Alcohol use in people with HIV

People with HIV who drink too much were more likely to reduce drinking after undergoing; an approach to care known as integrated stepped alcohol treatment, according to a Yale-led study. The finding supports greater use of this treatment model in HIV clinics; but to improve outcomes for patients with both HIV and drinking problems, the researchers said. The study was published in The Lancet HIV.

Stepped care is using to treat some patients with chronic diseases such as hypertension and depression. It entails the use of different treatments that are stepping up; or increased in intensity over time, in response to patients’ needs. Prior to this new study, little research was doing to evaluate; but the impact of stepping care for patients struggling with alcohol use disorder, and none was conducting; in HIV treatment settings, the researchers said.

Evidence-based treatments

The research team recruited 128 individuals from one of five Veterans Affairs-based HIV clinics. They randomized the patients into one of two groups those given integrated stepped alcohol treatment; and an equal number receiving treatment as usual. The stepped-care patients were offering evidence-based treatments; including medication, motivational therapy, and specialty care at either an outpatient or residential treatment facility. By comparison, the treatment-as-usual patients were referring; to specialty addiction treatment at the VA at the discretion of their HIV clinician.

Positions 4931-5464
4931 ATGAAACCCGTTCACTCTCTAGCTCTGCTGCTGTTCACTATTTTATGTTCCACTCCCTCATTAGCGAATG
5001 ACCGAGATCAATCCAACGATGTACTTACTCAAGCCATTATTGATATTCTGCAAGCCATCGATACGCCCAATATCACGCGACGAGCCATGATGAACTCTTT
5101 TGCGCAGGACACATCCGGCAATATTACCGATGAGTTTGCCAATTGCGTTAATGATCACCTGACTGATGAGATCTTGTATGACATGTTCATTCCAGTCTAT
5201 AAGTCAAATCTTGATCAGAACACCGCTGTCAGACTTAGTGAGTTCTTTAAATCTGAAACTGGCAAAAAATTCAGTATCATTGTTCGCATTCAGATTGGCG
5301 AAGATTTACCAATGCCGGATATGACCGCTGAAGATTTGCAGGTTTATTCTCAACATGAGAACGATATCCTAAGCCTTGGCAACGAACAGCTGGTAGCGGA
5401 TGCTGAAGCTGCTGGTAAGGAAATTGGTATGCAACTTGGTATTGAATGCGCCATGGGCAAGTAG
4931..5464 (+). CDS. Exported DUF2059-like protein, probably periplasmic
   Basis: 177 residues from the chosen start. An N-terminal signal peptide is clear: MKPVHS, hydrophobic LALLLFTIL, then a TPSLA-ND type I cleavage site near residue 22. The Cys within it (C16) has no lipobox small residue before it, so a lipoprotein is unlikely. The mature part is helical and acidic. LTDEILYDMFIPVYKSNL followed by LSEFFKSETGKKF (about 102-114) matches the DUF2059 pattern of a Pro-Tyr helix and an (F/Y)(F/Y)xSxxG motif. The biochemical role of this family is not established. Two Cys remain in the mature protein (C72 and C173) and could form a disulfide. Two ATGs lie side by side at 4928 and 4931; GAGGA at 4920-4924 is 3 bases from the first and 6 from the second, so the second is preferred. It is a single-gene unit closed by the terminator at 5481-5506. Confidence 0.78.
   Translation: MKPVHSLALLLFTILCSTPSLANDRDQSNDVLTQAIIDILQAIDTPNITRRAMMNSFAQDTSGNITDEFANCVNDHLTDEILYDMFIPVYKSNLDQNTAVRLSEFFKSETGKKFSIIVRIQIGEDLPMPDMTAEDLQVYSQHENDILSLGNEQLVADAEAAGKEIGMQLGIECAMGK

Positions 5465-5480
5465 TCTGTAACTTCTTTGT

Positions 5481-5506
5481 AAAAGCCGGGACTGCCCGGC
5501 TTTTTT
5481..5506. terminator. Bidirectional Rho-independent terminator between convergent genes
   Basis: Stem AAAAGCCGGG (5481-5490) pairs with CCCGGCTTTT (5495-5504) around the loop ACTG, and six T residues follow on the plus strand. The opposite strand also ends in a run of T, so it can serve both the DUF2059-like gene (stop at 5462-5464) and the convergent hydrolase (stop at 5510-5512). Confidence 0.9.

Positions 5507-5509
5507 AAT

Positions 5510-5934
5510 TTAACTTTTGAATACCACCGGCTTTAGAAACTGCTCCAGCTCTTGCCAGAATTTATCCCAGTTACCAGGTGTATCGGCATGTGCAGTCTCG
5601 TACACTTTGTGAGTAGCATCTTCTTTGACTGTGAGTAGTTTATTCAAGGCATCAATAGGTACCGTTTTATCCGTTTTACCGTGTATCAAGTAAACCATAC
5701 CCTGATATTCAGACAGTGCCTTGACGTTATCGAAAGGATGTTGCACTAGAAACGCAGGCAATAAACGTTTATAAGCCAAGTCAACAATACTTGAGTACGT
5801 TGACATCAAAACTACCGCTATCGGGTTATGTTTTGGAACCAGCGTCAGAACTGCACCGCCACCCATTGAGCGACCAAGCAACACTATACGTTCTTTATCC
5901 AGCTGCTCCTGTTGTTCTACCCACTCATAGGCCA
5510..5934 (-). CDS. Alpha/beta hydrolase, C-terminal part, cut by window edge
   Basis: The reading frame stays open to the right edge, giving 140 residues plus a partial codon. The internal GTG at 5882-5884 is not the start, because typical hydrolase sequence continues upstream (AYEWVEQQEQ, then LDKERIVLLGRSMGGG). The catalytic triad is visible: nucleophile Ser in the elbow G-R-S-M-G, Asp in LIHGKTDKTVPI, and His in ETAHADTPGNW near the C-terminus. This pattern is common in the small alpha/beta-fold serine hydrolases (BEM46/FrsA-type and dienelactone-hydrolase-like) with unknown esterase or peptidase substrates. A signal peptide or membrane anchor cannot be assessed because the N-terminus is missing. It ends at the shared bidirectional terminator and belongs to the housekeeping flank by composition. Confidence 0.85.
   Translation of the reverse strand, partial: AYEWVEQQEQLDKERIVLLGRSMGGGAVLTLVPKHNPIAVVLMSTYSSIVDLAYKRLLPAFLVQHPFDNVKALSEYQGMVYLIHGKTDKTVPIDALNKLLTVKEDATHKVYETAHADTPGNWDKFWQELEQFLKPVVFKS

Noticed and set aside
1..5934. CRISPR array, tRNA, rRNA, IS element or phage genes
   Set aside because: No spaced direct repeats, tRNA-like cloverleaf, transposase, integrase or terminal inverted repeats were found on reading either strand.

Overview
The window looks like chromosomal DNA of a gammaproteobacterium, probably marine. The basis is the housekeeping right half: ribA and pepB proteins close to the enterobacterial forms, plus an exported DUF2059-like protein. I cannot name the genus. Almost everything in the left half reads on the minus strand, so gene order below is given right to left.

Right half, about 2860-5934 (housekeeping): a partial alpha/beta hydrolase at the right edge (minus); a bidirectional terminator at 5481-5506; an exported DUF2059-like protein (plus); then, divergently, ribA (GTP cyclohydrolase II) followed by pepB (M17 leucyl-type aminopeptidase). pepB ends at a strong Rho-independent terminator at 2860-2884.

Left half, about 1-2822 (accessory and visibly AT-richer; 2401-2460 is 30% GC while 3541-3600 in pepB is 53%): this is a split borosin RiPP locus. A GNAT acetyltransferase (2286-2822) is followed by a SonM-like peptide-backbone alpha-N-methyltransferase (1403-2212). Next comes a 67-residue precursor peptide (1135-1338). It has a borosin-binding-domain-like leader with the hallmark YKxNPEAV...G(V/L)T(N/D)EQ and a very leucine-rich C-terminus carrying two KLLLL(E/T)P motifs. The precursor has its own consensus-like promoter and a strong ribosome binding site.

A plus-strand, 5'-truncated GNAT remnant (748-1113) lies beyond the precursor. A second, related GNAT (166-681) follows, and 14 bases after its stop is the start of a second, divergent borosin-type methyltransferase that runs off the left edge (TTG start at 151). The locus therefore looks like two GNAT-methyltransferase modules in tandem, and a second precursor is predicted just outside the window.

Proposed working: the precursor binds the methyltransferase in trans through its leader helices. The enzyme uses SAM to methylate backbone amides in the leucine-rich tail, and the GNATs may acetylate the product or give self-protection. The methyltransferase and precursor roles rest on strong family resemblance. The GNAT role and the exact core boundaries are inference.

At the end of the study period, the researchers found that patients who received integrated stepped care fared better overall. After 52 weeks, stepped-care patients had fewer heavy drinking days, drank less per drinking day, and had more days of abstinence, the researchers noted. “We saw overall improvements in drinking. We also found improved HIV outcomes at the 52-week mark,” said Jennifer Edelman, M.D., Lead Author and Associate Professor in Internal Medicine.

HIV medication adherence

The improvements in patients’ HIV status were presumably associated with the reduced alcohol use, Edelman noted. “Over time, the patients receiving integrated stepped care showed decreases in alcohol use and a higher rate of undetectable HIV viral load, likely related to improved HIV medication adherence,” she said. The study results support the expanding use of integrating stepped care for alcohol misuse; but in settings where patients are already being treating for HIV, the researchers said.

ISAT increases the receipt of alcohol treatment medications and counselling without changes in drinking at week 24. Strategies to implement and enhance ISAT are needed. Future efforts should focus on promoting ISAT with attention to enhancing patient engagement and retention in alcohol-related care.